Top 10 Surprising Facts You Didn’t Know About The Vikings And Their Lifestyle

Blond, bulky men with horned helmets pillaging and plundering the neighbouring lands is what we picture when Vikings are mentioned. But there ‘s a lot more to the story. Here are the top 10 surprising facts you may not know about Vikings and their lifestyle.

Occupation

Viking Warior

Viking Warior, via deviantart

Contrary to popular belief, very few Vikings were actually full-time pillagers. Most of them were traders or farmers in their day jobs. Pillaging may have been a big part of Viking traders’ lives, but they were one of the most widespread traders in the world during their time. Farming was the primary occupation of most Viking men when they were home.

Helmets

Viking Helmet

Viking Helmet, via Flickr Credits: Matthew K.

Despite the representations of Vikings in our time, they didn’t actually wear horned helmets. Their style of combat would have made such decoration a safety hazard. Their Christian contemporaries did their best to associate their pagan religion with “The Devil” – hence the false idea of horns. There’s no evidence to suggest that Vikings wore helmets with any decorations of the sort.

Hygiene

Although regular access to running water wasn’t a thing back then, Vikings took great care of themselves, once again defying the “savages” stereotype. They bathed once a week on Saturdays, or “laurdag” – “washing day”. They were also quite vain, and used hair combs, tweezers and even “ear spoons” made of animal bone.It’s also believed that they made their own soap.

Hair

Vikings believed, and it’s often demonstrated in popular culture, that blond hair was the most beautiful. Viking gentlemen actually bleached their hair with their version of soap that contained lye. Facial hair had also undergone that treatment in some regions.

Sports

Vikings were the first people to ski and ice skate for fun. They even worshipped a God of skiing, whose name was Ullr. They were also fond of knattleikr – a game which was very similar to today’s ice hockey and was quite popular in Viking Iceland. It involved a bat and a ball and there were penalty boxes and team captains – in other words, Vikings’ ice hockey is not too different from today’s version of the sport. Knattleikr is popular even today, and several American colleges have knattleikr teams.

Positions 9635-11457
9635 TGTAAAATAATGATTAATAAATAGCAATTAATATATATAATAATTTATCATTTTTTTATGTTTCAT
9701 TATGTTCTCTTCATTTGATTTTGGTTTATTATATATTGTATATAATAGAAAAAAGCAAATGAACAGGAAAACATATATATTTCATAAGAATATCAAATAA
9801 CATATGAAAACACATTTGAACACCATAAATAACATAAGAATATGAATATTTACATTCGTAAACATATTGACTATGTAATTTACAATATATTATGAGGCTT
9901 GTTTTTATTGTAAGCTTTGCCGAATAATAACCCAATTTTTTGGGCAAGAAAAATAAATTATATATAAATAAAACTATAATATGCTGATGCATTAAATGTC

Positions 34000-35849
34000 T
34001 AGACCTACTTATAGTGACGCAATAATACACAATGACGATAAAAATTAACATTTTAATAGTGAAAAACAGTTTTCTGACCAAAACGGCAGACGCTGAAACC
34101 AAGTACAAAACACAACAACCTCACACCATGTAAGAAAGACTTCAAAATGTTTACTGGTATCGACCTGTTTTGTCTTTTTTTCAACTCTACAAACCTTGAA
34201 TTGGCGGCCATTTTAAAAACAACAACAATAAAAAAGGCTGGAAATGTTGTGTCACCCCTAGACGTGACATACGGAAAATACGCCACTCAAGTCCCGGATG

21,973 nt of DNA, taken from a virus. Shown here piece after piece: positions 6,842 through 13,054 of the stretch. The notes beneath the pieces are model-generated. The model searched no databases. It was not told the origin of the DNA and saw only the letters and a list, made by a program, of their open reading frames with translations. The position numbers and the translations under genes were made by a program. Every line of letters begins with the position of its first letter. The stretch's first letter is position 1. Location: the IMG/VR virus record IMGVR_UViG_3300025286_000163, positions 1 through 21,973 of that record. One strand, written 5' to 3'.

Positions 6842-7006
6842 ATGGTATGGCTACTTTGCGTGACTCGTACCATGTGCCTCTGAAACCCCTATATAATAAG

Board games

Viking board game called Hnefatafl (King's Table)

Viking board game called Hnefatafl (King’s Table), via Flickr

Vikings were also fond of board games. A particular favourite was Hnefatafl – a strategy game similar to chess played on checkered boards using figurines representing two rival armies. Hnefatafl predates chess and was the board game of choice until much later. Its popularity is explained by the wide outreach of the Vikings. Hnefatafl is still played today.

The Thing

Vikings, The Thing, Credits: Wikimedia

Vikings, The Thing, Credits: Wikimedia

Vikings had their own system of law and order. They were obliged to attend a meeting known simply as The Thing, where all legal issues were resolved. The Thing was a major event in the Viking society and could last for days, also serving as an occasion for a market day or a festival. Women were also allowed to attend The Thing and their input was valued. Speaking of Viking women…

Divorce

Female Viking Warrior

Female Viking Warrior, Credits: via deviantart credits: Raph04art

Viking women may have been forced to get married at ages as young as 12, but unlike their contemporary neighbouring cultures, they could also divorce their husbands. A wife would have to call two witnesses and tell them that she was divorcing –outside the house and then again next to the marital bed. Possible grounds for divorce included the husband being abusive, too lazy to run the farm or even having too much chest hair!

Laws and Bylaws

Although Vikings didn’t have any written laws, their impact on the legal system is still alive today, particularly in the English-speaking countries. The very word “law” is actually a Viking word. They also had bylaws related to regulation of specific villages. Nowadays, the term “bylaws” is employed by the English-speaking world in various instances.

Death

Viking Funeral

Viking Funeral, Credits: Wikimedia

Vikings believed that those who died in battle went to Valhalla, or the afterlife – a land ruled by Odin, where they helped him to prepare for the Ragnarök, or the Apocalypse. Most notable warriors were buried at sea by way of a ship burial. They were laid in a boat and given offerings which sometimes included sacrificed slaves. They were then sunk with the help of piles of stone.

 

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